But it was worse than that. By turning their attention to small cars and eventually trucks, American car companies lost their way. They forgot how to put style into regular size coupes and sedans. Cars became an afterthought, especially when the SUV craze allowed manufacturers to make huge profits on trucks. But Europe and Japan didn’t stop with small cars. They improved their bigger, more expensive versions as well. Mercedes, Lexus, Jaguar, and BMW, not to mention Porsche and Ferrari, became the lust objects of a new generation. These cars were stylish. They were cool. American car companies floundered with small cars, and now their regular offerings, for years the mainstay of generations of car lovers, were ignored and faded into oblivion in favor of trucks.

Mercedes, BMW, and Jaguar don’t build pickup trucks—at least not for sale in this country. Oh yes, some commercial vehicles, but the car—the four door sedan, the coupe big and small, are their mainstay and have been the luxury leaders for two decades now. Their SUVs, with some exceptions, are really crossovers based on car chassis with the ride and handling to match. While American car companies were obsessed with big, high-profit trucks, the Germans and the Japanese snuck in and stole their bacon.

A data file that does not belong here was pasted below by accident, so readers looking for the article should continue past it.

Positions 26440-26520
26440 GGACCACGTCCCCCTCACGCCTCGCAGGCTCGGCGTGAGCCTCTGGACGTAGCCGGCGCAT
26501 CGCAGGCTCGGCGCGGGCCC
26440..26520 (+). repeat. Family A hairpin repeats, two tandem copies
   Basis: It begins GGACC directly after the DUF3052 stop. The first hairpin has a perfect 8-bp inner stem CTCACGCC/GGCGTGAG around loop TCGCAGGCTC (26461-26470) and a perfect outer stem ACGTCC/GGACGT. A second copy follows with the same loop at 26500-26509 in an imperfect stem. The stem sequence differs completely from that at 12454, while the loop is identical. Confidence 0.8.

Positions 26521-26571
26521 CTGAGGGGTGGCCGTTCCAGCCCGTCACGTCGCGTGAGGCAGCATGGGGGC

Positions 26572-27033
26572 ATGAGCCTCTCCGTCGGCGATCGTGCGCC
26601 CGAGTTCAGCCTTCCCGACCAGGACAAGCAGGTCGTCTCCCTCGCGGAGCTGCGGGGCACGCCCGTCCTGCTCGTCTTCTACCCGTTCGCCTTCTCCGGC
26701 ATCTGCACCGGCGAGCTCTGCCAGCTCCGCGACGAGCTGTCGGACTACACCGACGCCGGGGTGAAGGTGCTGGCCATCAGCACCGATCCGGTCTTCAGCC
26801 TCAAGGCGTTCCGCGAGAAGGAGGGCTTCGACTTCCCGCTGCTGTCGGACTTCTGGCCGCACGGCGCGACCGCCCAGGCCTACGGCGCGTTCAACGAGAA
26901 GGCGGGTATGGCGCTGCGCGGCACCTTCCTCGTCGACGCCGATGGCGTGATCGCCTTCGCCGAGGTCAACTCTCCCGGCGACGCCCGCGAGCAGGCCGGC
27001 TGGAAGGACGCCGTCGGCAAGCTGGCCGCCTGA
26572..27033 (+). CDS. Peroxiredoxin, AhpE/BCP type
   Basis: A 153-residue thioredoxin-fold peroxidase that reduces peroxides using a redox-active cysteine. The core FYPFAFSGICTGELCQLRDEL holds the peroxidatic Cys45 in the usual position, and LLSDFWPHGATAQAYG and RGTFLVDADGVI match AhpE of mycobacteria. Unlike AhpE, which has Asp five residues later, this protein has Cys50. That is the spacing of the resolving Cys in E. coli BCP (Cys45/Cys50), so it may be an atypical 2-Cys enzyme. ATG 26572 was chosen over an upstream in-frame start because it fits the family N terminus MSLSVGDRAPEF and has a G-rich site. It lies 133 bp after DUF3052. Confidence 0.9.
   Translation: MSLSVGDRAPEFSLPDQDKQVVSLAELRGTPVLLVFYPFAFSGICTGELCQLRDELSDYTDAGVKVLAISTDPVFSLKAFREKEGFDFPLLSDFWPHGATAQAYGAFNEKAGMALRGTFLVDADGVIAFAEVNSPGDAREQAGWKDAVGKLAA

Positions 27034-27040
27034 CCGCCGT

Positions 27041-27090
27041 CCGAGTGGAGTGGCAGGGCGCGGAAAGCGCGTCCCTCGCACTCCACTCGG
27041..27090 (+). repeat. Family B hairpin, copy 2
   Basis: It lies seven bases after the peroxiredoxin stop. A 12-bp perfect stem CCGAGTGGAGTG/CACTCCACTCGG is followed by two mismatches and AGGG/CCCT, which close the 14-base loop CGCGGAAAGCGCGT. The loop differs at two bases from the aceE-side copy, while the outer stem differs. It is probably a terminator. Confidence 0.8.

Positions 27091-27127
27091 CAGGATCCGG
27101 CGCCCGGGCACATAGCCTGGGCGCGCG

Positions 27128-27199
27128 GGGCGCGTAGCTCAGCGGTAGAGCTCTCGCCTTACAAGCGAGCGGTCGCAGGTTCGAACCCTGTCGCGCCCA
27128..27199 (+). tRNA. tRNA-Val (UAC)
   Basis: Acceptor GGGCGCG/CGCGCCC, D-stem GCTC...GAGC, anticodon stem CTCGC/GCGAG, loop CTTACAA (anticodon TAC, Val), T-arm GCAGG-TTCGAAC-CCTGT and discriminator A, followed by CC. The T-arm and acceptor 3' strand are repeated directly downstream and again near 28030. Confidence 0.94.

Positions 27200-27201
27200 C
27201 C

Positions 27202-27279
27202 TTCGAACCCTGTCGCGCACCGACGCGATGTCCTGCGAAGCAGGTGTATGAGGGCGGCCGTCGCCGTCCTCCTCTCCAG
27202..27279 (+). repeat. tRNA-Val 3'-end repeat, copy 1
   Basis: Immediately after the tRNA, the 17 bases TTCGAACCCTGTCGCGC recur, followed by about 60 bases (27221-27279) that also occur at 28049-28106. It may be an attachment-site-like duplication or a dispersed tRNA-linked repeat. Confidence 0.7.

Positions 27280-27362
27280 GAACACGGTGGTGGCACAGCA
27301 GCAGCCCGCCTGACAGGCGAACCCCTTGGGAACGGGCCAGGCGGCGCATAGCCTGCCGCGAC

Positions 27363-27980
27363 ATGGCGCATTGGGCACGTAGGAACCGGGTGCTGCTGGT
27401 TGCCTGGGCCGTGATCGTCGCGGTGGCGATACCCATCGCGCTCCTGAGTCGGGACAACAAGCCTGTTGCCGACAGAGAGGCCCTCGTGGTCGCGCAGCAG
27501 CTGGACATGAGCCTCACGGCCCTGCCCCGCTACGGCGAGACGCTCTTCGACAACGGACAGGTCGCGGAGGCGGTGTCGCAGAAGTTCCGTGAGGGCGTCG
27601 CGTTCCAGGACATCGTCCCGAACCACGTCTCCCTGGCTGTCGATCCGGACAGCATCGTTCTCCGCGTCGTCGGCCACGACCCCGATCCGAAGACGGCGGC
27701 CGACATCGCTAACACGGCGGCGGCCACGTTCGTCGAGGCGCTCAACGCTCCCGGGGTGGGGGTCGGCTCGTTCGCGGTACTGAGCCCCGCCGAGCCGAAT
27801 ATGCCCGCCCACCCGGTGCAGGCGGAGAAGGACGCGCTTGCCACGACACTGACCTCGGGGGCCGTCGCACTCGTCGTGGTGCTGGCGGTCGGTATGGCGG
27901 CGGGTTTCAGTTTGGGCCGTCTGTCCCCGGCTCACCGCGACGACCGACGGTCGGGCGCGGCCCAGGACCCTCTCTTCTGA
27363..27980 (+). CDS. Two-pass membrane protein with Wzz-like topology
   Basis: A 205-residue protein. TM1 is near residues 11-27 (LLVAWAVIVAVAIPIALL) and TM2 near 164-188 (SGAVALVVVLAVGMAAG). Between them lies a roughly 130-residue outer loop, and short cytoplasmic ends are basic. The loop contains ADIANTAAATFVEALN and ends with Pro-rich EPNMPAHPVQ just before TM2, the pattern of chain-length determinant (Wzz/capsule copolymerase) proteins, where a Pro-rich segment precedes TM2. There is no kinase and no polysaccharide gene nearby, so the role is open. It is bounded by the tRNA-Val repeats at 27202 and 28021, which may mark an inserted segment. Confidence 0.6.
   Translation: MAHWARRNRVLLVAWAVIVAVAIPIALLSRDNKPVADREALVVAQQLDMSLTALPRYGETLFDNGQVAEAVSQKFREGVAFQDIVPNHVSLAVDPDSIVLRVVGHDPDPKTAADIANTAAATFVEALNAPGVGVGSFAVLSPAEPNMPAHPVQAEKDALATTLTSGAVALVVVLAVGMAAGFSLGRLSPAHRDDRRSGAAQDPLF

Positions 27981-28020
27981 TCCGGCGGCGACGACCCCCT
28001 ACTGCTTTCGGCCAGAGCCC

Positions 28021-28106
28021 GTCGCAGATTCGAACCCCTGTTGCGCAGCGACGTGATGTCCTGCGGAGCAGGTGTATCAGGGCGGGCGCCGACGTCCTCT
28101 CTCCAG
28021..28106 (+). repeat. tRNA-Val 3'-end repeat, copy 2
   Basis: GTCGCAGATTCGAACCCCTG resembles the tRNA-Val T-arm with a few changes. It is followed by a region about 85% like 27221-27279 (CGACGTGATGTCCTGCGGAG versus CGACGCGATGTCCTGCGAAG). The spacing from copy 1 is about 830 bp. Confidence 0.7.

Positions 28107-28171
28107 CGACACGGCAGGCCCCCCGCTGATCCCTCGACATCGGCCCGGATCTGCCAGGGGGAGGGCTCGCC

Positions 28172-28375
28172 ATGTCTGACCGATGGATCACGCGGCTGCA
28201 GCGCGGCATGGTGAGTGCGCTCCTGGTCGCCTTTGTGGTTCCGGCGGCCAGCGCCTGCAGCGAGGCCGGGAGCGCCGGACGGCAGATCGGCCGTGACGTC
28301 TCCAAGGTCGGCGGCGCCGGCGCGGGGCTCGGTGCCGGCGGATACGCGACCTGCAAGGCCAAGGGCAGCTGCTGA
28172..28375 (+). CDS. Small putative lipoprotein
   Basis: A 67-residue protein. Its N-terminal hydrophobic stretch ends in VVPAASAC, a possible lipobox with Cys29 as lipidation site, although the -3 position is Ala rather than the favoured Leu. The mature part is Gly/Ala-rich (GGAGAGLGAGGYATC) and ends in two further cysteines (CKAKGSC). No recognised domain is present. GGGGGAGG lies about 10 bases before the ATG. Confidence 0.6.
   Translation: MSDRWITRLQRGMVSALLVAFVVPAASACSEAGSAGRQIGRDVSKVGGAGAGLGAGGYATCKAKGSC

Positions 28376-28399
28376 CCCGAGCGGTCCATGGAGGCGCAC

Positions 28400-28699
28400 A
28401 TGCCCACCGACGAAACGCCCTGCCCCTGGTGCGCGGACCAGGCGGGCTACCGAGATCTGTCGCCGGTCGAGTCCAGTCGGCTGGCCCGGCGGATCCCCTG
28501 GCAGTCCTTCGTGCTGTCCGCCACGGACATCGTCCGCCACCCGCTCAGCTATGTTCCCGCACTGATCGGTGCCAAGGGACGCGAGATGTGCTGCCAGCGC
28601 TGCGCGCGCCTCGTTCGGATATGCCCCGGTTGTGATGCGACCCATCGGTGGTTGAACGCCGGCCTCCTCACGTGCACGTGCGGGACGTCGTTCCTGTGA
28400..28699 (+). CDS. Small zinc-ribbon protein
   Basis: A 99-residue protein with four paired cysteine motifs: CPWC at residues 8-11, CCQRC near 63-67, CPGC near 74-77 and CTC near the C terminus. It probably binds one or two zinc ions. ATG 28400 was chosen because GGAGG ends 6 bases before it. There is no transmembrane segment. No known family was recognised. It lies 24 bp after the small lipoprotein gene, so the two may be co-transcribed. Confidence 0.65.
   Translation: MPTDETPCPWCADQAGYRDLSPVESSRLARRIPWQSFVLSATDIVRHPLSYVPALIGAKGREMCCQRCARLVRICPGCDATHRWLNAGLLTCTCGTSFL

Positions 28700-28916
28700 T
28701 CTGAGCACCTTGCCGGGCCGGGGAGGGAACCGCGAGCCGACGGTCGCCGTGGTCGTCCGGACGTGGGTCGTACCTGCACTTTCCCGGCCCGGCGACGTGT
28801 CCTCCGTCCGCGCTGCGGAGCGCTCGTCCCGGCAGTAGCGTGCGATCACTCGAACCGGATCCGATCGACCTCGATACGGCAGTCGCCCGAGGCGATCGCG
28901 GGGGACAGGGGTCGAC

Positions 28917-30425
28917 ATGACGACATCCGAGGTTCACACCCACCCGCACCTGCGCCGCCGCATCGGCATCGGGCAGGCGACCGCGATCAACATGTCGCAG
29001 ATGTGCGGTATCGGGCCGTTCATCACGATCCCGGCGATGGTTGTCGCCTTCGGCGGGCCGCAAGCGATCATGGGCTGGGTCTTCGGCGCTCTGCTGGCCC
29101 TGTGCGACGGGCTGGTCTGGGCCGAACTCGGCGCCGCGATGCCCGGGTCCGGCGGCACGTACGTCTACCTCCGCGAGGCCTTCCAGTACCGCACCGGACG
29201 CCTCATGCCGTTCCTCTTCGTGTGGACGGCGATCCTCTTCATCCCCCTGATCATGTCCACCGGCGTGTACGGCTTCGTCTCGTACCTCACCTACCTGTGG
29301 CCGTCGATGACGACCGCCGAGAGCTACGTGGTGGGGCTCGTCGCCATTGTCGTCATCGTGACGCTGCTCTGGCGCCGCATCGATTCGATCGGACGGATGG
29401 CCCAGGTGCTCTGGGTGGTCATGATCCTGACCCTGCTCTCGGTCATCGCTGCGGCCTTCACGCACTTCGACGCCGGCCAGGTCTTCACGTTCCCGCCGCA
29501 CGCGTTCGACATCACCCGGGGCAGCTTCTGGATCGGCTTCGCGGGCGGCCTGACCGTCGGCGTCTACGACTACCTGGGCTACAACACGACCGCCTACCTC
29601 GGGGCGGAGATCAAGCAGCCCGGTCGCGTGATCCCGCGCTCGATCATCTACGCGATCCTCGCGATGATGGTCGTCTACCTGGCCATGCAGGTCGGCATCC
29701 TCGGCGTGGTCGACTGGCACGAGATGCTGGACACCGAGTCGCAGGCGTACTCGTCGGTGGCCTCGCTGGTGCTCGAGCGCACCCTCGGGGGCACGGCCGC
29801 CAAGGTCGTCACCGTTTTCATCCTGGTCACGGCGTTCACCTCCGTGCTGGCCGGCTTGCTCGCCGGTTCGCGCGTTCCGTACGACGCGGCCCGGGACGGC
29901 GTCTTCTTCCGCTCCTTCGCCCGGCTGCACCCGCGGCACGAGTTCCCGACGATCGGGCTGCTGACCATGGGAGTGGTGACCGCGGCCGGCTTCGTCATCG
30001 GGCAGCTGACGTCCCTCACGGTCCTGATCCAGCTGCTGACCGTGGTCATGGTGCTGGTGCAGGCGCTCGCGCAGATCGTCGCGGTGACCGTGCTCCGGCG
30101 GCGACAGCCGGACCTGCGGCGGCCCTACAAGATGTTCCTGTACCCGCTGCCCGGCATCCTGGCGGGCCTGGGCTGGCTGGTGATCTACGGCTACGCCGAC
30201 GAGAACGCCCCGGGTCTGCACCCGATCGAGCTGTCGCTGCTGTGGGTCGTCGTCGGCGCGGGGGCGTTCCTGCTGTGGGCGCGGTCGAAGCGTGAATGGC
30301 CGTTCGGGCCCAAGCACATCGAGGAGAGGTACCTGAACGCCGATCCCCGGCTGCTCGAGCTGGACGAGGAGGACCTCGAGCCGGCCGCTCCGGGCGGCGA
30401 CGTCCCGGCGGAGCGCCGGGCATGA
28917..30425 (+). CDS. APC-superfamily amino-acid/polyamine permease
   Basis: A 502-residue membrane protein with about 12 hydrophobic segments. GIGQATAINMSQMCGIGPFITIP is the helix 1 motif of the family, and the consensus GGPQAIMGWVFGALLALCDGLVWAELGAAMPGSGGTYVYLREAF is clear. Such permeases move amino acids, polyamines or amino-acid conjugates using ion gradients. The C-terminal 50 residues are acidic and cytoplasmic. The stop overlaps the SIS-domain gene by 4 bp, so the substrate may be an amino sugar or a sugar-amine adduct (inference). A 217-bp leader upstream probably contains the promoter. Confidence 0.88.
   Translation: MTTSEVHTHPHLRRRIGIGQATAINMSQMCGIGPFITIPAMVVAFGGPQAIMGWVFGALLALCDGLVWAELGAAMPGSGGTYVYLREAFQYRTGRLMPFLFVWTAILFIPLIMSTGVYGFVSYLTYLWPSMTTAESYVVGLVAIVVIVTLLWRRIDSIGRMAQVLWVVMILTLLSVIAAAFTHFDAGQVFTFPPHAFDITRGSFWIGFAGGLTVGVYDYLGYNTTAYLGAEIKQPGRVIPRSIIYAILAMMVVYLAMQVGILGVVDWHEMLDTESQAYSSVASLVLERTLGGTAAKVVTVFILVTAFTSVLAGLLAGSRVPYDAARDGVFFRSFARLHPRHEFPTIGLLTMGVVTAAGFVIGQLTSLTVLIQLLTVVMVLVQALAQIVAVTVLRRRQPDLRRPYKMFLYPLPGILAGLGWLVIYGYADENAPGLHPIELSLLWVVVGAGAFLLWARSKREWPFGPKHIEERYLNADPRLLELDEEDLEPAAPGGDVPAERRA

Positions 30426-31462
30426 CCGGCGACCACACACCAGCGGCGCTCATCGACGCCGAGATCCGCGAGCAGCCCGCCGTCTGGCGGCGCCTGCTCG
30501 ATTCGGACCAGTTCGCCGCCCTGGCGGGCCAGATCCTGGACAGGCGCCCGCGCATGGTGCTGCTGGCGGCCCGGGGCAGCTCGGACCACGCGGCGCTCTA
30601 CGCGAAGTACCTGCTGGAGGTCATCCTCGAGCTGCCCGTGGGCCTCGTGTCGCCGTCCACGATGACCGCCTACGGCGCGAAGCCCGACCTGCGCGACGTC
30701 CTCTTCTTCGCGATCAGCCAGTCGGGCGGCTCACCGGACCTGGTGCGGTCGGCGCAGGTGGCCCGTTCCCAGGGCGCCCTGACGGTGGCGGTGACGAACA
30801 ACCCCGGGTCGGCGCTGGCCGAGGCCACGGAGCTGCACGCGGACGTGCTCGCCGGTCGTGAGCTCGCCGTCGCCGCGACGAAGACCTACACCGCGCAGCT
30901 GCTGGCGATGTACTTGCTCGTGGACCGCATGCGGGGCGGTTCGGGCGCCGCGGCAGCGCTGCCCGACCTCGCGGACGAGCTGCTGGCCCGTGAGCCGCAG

Having ignored cars for so long, it’s not surprising that the American car companies have been unable to catch up. Cadillac has the closest thing to a foreign sport sedan, but it may be too late. Not too late for the engineering to catch up. Too late to recapture the cool, the desire, and the public taste for American iron. GM and Ford lost their sense of style. The American public has changed and the American car companies have been left behind. Ford owned Jaguar. It should have absorbed Jaguar’s style into its main line of cars. But when trucks stopped selling, they sold Jaguar rather than use its unique blend of style and performance to recreate an American passion for its cars.

GM is a mere shadow of its former self. It has two cars with any degree of cool—the Chevrolet Corvette and the Cadillac CTS. Everything else is a wasteland from the perspective of the American car-buying public. I look out on our parking lot and can count the American-built cars there on one hand. The shame of it is that dosmetic cars aren’t bad, but they are definitely not cool.

They had it once, and they lost their way. There are glimmers of hope, but this economy has wreaked havoc with whatever remaining fortunes GM had, and there is precious little left to use for re-design and re-creation. And their competitors in Europe keep coming back with better designs, new versions of cool, fanning desire that was once fanned by the likes of the ‘55 Chevy and the Mustang.

As the song said: “Little GTO, you’re really lookin’ fine. Three deuces and a four speed, and a three eighty nine…

They really did look fine.

Once upon a time.

[1] Felton, Eric: “Intelligent Design: To Save Itself, GM Needs Style” Wall Street Journal, July 17, 2009, page W11.